Cardiol Res
Cardiology Research, ISSN 1923-2829 print, 1923-2837 online, Open Access
Article copyright, the authors; Journal compilation copyright, Cardiol Res and Elmer Press Inc
Journal website

Original Article

Volume 3, Number 6, December 2012, pages 271-276

Is There any Time Dependant Echocardiographical Finding in Chronic Hemodialysis Patients?

Mohsen Abbasnezhada, d, Hamid Tayyebi-Khosroshahib, Amin Ghanbarpourc, Afshin Habibzadehc

aDept. of Cardiology, Cardiovascular Research Center, Tabriz University of Medical Sciences, Tabriz, Iran
bDept. of Nephrology, Tabriz University of Medical Sciences, Tabriz, Iran
cMedical Philosophy and History Research Center, Tabriz University of Medical Sciences, Tabriz, Iran
dCorresponding author: Mohsen Abbasnezhad, Cardiovascular Research Center, Tabriz University (Medical Sciences), Golbad Ave., Tabriz, Iran

Manuscript accepted for publication December 15, 2012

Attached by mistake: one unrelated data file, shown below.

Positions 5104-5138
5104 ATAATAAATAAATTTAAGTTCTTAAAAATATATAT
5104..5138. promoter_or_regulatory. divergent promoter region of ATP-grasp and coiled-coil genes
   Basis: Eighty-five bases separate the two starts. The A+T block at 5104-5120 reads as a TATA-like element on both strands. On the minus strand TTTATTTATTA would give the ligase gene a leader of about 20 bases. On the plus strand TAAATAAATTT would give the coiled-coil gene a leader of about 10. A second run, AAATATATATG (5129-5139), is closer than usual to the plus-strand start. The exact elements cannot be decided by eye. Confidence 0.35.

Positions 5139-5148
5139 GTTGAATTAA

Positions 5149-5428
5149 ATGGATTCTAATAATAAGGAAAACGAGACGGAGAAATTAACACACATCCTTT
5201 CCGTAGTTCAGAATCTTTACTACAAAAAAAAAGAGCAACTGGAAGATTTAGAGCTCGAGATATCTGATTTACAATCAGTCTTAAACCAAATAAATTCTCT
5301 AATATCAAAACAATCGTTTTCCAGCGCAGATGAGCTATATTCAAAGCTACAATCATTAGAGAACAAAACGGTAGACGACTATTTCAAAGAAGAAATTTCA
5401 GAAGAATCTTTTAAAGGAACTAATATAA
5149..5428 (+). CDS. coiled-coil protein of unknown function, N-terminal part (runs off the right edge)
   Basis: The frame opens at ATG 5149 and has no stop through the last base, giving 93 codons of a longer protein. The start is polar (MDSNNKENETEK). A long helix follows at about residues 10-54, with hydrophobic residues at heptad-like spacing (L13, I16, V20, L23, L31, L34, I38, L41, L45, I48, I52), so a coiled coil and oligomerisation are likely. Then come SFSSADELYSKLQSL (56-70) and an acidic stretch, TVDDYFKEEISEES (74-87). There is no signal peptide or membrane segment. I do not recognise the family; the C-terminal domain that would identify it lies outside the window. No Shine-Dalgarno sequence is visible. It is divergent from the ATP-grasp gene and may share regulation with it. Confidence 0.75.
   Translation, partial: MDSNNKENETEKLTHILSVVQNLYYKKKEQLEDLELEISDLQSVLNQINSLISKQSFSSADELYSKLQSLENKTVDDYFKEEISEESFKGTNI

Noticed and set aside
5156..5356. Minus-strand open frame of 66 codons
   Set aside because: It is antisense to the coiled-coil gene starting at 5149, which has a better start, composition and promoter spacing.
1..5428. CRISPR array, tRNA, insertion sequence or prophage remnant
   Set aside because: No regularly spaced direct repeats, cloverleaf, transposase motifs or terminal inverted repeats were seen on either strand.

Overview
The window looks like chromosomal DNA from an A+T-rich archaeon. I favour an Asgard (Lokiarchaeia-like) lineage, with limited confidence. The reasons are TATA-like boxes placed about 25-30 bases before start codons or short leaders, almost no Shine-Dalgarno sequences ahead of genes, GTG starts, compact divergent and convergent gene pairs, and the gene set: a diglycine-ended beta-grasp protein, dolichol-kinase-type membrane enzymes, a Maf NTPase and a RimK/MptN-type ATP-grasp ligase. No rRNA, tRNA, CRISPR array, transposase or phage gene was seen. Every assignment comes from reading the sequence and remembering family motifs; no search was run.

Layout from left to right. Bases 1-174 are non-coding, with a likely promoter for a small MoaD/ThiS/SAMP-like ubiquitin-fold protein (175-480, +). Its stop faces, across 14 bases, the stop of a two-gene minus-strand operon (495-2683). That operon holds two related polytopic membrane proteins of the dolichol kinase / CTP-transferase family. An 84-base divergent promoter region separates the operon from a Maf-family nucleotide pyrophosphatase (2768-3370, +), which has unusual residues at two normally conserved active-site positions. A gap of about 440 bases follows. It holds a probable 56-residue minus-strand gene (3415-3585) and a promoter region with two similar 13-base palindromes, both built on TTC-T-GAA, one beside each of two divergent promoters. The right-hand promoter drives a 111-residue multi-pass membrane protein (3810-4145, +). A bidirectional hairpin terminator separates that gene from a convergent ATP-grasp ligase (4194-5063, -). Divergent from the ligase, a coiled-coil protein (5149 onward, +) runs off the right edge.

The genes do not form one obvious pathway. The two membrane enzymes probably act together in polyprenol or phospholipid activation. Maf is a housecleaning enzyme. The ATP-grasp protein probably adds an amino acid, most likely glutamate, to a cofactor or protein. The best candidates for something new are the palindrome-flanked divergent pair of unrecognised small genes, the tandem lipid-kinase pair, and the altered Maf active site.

Short title: Echocardiographical Finding in Hemodialysis


Background: Cardiac disease is the main cause of death in hemodialysis patients. In hemodialysis patients cardiovascular complications are great clinical challenge, and function, shape and left ventricle abnormalities are present in 70 - 80 percent of dialysis patients. Changes in heart function occur in hemodialysis period and are effective in patient’s prognosis. In this study we aim to evaluate time dependant clinical and echocardiographical findings in chronic hemodialysis patients.

Methods: In a cross-sectional study, 100 adult hemodialysis patients (51% male and 49% female with mean age 52.13 ± 12.69 years) visiting dialysis unit in Imam Reza and Madani hospitals between years 2010 and 2011 were studied in group 1 (hemodialysis ≤ 6 months), group 2 (hemodialysis for 6 months to 3 years) and group 3 (hemodialysis ≥ 3 years). Demographic, laboratory and echocardiographic findings were compared between groups.